abortion rights

Alabama’s Governor Has a Terrible Record on Abortion

Alabama governor Kay Ivey.
Alabama governor Kay Ivey. Photo: Butch Dill/AP/REX/Shutterstock

In just the past few months, a growing number of states across the country have passed anti-abortion bills unprecedented in their extremity — the latest being Alabama, which passed a near-full ban on the procedure late last night. Now, the bill heads to Republican governor Kay Ivey, who will ultimately decide whether to make abortion a felony in her state.

While Ivey has not yet publicly vocalized how she intends to vote on the extreme bill, the Republican governor hasn’t been shy about making her thoughts on reproductive rights explicitly clear. Below, here’s what to know about the politician with the nation’s most restrictive abortion ban in her hands.

She’s vehemently anti-abortion.

In August 2015, when Ivey was Alabama’s lieutenant governor, she and Representative Terri Collins — who sponsored Alabama’s extreme anti-abortion bill — called for the “immediate defunding of Planned Parenthood by Congress” and the passage of the Pain-Capable Unborn Child Protection Act. (The bill, which has passed the House multiple times but never the Senate, would make most abortions after 20 weeks of pregnancy illegal.)

Since becoming sworn in as governor in April 2017, following the resignation of Robert Bentley, Ivey’s stance predictably has not changed. In January 2018, when the Trump administration established regulations that made it easier for religious doctors to discriminate against women seeking abortions, and for states to cut Medicaid funding to organizations like Planned Parenthood, Ivey celebrated the news as “a big win for states to ensure that tax dollars are not used to fund abortion or abortion-related services.” And, just last August, Ivey renewed what she calls her “steadfast commitment to protect the lives of the unborn” after the 11th Circuit Court of Appeals affirmed a lower court’s decision to strike down a bill banning “dismemberment abortions.”

She has the endorsement of anti-abortion groups.

During Ivey’s gubernatorial campaign to be elected to a full term, she gained the endorsement of National Right to Life, Alabama Citizens for Life, and Susan B. Anthony List, all of which she gladly received.

“As governor, I will always defend unborn life, starting at conception, and advocate for those who are unable to advocate for themselves,” Ivey said in response to Susan B. Anthony List’s glowing endorsement letter, which referred to Ivey as a “longtime friend.”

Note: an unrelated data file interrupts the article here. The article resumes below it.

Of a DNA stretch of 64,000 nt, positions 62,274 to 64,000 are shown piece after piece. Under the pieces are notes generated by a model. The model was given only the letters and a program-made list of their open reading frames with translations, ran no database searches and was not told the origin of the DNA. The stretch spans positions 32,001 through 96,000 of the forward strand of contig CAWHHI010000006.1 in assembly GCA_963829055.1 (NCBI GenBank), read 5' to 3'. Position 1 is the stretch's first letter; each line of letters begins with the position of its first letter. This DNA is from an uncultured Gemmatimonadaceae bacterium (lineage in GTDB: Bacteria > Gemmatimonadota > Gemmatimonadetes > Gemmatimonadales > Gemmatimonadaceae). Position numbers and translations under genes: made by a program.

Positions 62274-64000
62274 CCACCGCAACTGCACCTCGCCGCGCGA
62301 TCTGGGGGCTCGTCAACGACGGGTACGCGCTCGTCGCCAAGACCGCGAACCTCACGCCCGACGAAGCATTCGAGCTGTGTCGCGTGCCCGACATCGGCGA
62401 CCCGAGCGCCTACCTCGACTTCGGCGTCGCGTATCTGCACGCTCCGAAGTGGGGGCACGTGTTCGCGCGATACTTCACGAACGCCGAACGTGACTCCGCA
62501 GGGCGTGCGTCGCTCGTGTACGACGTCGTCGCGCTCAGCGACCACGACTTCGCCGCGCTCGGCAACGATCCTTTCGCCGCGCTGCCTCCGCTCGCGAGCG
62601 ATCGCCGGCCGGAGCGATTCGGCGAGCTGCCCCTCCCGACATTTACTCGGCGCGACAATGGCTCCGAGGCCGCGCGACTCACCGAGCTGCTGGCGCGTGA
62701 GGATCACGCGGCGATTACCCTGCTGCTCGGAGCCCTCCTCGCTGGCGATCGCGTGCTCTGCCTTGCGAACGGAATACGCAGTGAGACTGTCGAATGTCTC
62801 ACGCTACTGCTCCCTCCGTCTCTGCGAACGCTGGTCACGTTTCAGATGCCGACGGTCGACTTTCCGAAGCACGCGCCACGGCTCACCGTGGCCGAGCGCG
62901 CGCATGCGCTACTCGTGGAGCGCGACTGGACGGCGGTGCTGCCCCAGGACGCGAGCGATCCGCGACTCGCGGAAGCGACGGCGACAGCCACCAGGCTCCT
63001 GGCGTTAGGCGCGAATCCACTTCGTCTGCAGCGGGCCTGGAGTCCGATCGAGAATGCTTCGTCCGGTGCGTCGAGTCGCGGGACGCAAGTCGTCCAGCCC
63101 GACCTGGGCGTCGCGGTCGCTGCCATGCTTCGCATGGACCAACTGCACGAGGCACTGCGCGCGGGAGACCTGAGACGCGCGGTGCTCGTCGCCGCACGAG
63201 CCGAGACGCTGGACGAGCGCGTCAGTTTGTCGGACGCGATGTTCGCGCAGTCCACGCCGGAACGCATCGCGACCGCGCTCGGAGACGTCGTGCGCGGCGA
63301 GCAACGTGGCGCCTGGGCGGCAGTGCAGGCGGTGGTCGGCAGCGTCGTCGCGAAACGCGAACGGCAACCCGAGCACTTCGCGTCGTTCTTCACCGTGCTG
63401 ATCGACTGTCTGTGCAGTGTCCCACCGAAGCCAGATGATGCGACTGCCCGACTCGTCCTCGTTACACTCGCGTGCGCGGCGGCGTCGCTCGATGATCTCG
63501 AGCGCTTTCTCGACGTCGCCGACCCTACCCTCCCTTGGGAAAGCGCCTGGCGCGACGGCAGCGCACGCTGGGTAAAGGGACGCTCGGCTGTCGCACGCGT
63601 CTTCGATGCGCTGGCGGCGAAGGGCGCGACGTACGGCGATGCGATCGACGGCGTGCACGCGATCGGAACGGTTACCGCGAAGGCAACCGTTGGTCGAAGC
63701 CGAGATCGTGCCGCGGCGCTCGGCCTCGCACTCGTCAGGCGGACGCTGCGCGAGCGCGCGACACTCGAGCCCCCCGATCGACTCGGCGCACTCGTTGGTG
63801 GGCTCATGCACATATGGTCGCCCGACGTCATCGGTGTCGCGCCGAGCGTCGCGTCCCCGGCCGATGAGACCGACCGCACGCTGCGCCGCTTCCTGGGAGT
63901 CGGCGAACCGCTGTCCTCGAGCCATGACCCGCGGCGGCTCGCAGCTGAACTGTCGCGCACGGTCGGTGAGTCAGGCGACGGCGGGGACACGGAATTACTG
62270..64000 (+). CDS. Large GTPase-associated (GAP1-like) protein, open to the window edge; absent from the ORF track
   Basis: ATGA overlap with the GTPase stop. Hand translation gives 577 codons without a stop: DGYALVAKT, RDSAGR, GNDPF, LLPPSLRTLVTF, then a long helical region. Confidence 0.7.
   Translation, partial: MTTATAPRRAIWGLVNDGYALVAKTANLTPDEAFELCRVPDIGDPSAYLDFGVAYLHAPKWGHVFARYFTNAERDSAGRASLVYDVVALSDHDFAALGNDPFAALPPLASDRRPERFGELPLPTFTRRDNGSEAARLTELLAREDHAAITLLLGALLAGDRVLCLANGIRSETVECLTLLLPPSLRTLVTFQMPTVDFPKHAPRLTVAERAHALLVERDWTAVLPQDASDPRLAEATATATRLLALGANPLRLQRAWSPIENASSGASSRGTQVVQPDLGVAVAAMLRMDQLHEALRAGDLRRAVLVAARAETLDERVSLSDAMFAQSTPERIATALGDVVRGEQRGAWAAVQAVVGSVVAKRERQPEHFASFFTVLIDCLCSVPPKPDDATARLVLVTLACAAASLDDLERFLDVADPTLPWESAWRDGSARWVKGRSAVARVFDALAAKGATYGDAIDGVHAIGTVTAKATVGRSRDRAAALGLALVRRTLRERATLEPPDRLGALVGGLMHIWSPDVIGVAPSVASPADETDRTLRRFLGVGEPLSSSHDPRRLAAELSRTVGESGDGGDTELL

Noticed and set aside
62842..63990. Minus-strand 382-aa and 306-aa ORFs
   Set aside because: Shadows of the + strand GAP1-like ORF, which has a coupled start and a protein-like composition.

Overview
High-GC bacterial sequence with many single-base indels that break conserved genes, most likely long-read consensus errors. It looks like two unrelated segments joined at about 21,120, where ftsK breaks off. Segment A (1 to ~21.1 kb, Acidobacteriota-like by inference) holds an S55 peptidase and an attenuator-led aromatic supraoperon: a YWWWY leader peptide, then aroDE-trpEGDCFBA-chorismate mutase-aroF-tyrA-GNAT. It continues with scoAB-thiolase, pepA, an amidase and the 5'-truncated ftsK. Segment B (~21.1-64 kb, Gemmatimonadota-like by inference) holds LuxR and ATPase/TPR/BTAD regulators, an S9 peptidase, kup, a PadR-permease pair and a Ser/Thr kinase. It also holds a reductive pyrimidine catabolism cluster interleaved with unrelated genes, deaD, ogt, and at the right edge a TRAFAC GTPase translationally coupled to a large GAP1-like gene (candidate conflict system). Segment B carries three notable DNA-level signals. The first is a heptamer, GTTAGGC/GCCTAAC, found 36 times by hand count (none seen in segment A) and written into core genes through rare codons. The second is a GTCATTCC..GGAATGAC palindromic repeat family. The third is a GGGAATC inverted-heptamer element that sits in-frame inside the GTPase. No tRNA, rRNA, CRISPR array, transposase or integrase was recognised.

She supported Roy Moore and Brett Kavanaugh.

In November 2017, after numerous women had come forward with allegations of sexual harassment and abuse against then-Republican Senate candidate Roy Moore, Ivey said she had “no reason to disbelieve” the women, and that “there’s never an excuse for or rationale for sexual misconduct or sexual abuse.” And yet, she said she still planned to vote for Moore because she wanted a Republican to help shape the Supreme Court and other federal courts.

“I believe in the Republican Party, what we stand for, and most important, we need to have a Republican in the United States Senate to vote on things like the Supreme Court justices, other appointments the Senate has to confirm, and make major decisions,” she told reporters before Moore lost the special election to Doug Jones in December. Then, following the the Senate Judiciary Committee hearing on Christine Blasey Ford’s assault allegation against then-Supreme Court nominee Brett Kavanaugh, Ivey said in October 2018 that she believed Kavanaugh “should be confirmed.”

The more conservative justices, of course, the bigger the threat to abortion rights. The lawmakers and anti-abortion advocates behind Alabama’s bill and the numerous six-week bans across the country (none of which have yet been enacted — it is currently still legal to get an abortion in those states) don’t even attempt to conceal their true intention: to directly attack Roe v. Wade, which they hope to see overturned by the Supreme Court. Following the Alabama senate’s vote, Eric Johnston, founder of the Alabama Pro-Life Coalition, told the New York Times that because Alabama’s bill is the harshest, he hopes it ends up in front of the Court so that justices have the opportunity to fully overturn Roe. “Why not go all the way?” he remarked.

It’s likely that she’ll sign Alabama’s extreme anti-abortion law.

Again, while Ivey has yet to speak publicly about how she intends to vote, AP reports that the bill’s sponsor expects the governor to sign the bill into law.

Alabama’s Governor Has a Terrible Record on Abortion